Background: A systematic review and meta-analysis of published studies on developmental fluoride neurotoxicity support the hypothesis that exposure to elevated concentrations of fluoride in water is neurotoxic during development.
Methods: We carried out a pilot study of 51 first-grade children in southern Sichuan, China, using the fluoride concentration in morning urine after an exposure-free night; fluoride in well-water source; and dental fluorosis status as indices of past fluoride exposure. We administered a battery of age-appropriate, relatively culture-independent tests that reflect different functional domains: the Wide Range Assessment of Memory and Learning (WRAML), Wechsler Intelligence Scale for Children-Revised (WISC-IV) digit span and block design; finger tapping and grooved pegboard. Confounder-adjusted associations between exposure indicators and test scores were assessed using multiple regression models.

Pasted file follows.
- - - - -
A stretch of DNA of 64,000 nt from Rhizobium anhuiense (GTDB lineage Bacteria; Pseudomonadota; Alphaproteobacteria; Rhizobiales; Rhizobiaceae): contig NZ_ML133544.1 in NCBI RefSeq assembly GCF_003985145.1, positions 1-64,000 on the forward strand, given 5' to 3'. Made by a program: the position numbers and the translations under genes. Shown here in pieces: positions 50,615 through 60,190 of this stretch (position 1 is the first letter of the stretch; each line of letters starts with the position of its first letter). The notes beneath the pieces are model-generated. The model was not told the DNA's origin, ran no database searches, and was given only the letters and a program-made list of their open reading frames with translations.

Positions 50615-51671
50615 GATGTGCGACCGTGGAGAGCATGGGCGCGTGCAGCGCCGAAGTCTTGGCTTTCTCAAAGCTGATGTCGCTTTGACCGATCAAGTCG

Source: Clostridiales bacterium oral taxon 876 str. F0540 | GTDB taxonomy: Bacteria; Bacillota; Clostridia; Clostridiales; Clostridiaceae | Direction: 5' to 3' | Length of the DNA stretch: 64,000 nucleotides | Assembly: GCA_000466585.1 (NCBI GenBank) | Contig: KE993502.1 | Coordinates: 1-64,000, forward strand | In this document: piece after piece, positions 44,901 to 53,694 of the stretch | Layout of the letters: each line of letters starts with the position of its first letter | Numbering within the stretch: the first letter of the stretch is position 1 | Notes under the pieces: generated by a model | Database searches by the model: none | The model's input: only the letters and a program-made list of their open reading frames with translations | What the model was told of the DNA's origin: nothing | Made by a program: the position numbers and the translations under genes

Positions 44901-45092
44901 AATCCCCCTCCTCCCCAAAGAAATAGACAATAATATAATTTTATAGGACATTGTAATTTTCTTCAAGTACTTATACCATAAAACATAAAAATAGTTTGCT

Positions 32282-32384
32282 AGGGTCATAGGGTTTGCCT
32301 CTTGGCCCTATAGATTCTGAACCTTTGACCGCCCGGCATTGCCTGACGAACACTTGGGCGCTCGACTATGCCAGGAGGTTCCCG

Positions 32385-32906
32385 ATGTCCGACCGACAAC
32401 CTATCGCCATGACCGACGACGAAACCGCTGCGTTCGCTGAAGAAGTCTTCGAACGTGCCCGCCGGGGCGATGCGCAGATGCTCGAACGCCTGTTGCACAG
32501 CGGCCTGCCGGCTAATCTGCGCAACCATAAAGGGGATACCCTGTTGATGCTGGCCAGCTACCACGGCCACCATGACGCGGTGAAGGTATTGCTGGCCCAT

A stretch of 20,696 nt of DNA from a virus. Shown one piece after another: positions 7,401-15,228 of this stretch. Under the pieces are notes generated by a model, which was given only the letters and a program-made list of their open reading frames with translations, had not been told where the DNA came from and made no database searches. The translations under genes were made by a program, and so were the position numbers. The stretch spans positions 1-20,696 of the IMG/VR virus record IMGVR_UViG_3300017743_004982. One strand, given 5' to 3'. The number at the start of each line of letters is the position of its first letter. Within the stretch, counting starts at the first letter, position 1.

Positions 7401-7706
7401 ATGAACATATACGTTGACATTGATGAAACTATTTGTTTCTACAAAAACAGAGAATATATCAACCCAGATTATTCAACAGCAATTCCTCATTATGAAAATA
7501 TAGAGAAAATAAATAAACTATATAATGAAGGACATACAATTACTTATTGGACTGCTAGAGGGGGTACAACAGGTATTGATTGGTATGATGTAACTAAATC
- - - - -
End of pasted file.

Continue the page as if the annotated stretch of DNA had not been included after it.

Results: Dental fluorosis score was the exposure indicator that had the strongest association with the outcome deficits, and the WISC-IV digit span subtest appeared to be the most sensitive outcome, where moderate and severe fluorosis was associated with a digit span total score difference of -4.28 (95% CI -8.22, -0.33) and backward score with -2.13 (95% CI -4.24, -0.02).
Conclusions: This pilot study in a community with stable lifetime fluoride exposures supports the notion that fluoride in drinking water may produce developmental neurotoxicity, and that the dose-dependence underlying this relationship needs to be characterized in detail.
Keywords: Children; Confounding; Fluoride; Fluorosis; Neuropsychological measures; Prenatal exposure delayed effects.
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